Essay on Analyse and Contrast Elite, Pluralist and Marxist Theories of the State. Which Interpretation Do You Find Most Convincing?

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2. Analyse and contrast elite, pluralist and Marxist theories of the state. Which interpretation do you find most convincing?


The aim of this essay is to examine the three major theories of the state before concluding which of them is, in my opinion, most useful when examining the relationship between the state and civil society in the UK. I will first attempt to briefly outline the three theories. Following this I will offer some definitions and distinctions as well as highlighting some of the contentious and problematic issues that arise whenever one undertakes examination of this type of subject.


I will vary from the ordering of the question here to first outline the Marxist theory. I do so simply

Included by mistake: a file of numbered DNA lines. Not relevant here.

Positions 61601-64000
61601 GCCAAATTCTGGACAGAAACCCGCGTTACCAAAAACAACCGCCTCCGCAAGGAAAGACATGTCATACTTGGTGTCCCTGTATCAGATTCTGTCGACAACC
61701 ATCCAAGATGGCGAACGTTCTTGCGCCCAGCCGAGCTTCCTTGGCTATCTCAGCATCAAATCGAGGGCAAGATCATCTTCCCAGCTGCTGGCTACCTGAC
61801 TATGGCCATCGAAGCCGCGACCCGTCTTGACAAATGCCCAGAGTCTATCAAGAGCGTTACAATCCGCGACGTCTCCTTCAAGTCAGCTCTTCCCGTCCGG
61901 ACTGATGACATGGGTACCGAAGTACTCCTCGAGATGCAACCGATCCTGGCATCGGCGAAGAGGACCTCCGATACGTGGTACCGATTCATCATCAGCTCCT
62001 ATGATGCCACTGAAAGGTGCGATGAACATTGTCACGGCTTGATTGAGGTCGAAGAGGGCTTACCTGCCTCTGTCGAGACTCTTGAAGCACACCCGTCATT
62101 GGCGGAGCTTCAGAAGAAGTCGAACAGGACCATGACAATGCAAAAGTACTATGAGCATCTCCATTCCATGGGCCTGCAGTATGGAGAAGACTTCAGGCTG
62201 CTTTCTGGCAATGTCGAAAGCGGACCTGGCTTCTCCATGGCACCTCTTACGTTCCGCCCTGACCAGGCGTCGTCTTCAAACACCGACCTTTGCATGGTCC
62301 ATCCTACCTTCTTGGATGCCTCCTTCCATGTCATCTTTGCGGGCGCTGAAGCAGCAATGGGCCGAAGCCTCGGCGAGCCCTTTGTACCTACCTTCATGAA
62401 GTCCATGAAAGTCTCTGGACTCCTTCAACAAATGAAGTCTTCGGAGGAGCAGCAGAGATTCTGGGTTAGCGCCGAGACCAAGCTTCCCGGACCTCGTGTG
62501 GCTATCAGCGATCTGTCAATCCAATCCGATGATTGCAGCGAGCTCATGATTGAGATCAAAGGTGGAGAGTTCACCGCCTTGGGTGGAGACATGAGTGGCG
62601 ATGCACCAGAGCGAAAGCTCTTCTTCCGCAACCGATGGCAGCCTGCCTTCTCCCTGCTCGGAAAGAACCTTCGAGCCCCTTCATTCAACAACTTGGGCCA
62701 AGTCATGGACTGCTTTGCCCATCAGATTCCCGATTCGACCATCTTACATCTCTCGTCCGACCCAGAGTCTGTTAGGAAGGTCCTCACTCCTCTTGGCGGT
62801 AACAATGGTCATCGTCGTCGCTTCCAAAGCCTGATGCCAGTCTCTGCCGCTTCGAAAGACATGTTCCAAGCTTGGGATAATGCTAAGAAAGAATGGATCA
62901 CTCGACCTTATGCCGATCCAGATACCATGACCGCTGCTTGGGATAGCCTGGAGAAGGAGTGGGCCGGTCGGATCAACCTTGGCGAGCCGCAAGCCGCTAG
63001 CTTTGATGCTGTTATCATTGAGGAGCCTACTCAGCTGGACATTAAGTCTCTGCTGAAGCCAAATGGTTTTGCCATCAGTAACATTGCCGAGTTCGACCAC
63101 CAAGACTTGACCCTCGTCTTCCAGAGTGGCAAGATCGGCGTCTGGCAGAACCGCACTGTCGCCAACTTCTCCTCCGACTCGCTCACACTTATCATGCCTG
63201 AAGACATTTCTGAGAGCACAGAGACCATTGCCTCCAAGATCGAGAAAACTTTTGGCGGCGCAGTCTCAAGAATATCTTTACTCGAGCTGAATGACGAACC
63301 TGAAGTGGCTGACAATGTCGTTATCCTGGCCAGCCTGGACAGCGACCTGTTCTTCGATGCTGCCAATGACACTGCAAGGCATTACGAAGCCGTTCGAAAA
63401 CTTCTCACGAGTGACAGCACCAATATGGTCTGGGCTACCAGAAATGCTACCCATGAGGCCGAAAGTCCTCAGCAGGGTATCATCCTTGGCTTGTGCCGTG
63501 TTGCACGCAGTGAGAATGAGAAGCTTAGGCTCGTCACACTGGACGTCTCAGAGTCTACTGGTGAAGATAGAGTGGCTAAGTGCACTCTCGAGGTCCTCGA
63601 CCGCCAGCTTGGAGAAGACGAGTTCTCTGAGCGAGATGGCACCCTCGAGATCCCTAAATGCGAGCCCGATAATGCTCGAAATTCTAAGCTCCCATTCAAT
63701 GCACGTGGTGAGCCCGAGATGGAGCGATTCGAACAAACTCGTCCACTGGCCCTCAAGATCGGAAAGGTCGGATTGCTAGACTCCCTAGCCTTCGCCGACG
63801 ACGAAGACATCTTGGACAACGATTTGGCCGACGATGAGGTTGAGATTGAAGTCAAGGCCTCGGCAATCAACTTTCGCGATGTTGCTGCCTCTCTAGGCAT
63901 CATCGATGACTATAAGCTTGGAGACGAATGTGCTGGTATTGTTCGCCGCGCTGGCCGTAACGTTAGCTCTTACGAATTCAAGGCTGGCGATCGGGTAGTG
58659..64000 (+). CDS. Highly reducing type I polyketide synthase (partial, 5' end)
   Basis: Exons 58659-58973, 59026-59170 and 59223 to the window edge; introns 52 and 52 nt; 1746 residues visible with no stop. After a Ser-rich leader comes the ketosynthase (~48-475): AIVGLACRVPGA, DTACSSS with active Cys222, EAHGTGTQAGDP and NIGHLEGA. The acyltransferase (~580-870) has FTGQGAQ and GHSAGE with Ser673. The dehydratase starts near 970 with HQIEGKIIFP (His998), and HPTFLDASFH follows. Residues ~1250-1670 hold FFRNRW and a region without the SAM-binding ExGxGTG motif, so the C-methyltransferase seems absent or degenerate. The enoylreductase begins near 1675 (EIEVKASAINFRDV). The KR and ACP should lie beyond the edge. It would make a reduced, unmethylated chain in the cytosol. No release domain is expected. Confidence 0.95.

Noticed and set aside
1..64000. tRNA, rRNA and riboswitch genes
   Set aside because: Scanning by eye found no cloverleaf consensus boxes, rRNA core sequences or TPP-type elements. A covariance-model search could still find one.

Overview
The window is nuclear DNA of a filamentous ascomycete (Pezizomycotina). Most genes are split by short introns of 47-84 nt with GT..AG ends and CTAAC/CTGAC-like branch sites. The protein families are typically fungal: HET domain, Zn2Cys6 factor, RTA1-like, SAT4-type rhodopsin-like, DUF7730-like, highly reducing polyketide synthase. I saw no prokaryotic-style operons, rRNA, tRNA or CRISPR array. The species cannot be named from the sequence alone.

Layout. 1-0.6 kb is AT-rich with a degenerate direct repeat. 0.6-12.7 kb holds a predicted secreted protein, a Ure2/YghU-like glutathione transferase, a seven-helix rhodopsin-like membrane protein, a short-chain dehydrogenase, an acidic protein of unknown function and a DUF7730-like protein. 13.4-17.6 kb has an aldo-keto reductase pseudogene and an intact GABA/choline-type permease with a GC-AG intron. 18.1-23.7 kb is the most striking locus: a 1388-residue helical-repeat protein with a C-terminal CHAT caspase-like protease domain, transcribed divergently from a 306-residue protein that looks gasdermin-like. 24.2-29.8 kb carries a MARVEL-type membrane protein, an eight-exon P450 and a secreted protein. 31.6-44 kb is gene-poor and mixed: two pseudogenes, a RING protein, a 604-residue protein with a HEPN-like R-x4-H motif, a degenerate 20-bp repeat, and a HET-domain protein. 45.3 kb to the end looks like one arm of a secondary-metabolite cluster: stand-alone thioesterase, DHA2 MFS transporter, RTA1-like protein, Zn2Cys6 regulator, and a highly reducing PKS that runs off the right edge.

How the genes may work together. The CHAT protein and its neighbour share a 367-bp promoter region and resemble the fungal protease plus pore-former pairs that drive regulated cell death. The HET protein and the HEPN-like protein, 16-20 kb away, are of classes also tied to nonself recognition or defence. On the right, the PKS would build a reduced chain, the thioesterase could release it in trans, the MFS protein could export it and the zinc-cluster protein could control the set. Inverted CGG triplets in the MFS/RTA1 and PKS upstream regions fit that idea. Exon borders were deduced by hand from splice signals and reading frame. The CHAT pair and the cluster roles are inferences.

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This is obviously much closer to the system we employ in Britain today, although you may argue that we are now much more of a meritocracy with two of the last four Prime Ministers not attending Oxbridge. In fact, John Major left school at 16 with only 3 O-levels yet still rose through the ranks of the, historically upper class, Conservative Party.


Despite this, some would still argue that we are run by a bourgeoisie. This year, Michael Gove, the Secretary of State for Education said in a speech “Rich, thick kids do better than poor, clever children”; he continued “despite the best efforts of our society, the situation is getting worse”. Gove is obviously in a better position than most to judge and seems of the opinion that a move towards a system based on merit is proving difficult to achieve. Some would use this as evidence that civil society at large is under a ‘false consciousness’. This is perhaps a step too far. However, the concept of hegemony does seem to offer us a reasonable expectation. Hegemony arose as a theory from the Italian thinker Gramsci’s question of why the proletariat don’t rise up and revolt as Marx’s theory predicts. One apt description is that it “allows control through consensus rather than force” (6). The basic hypothesis is that the ruling class subtly control the ‘common sense’ in order to maintain power. This may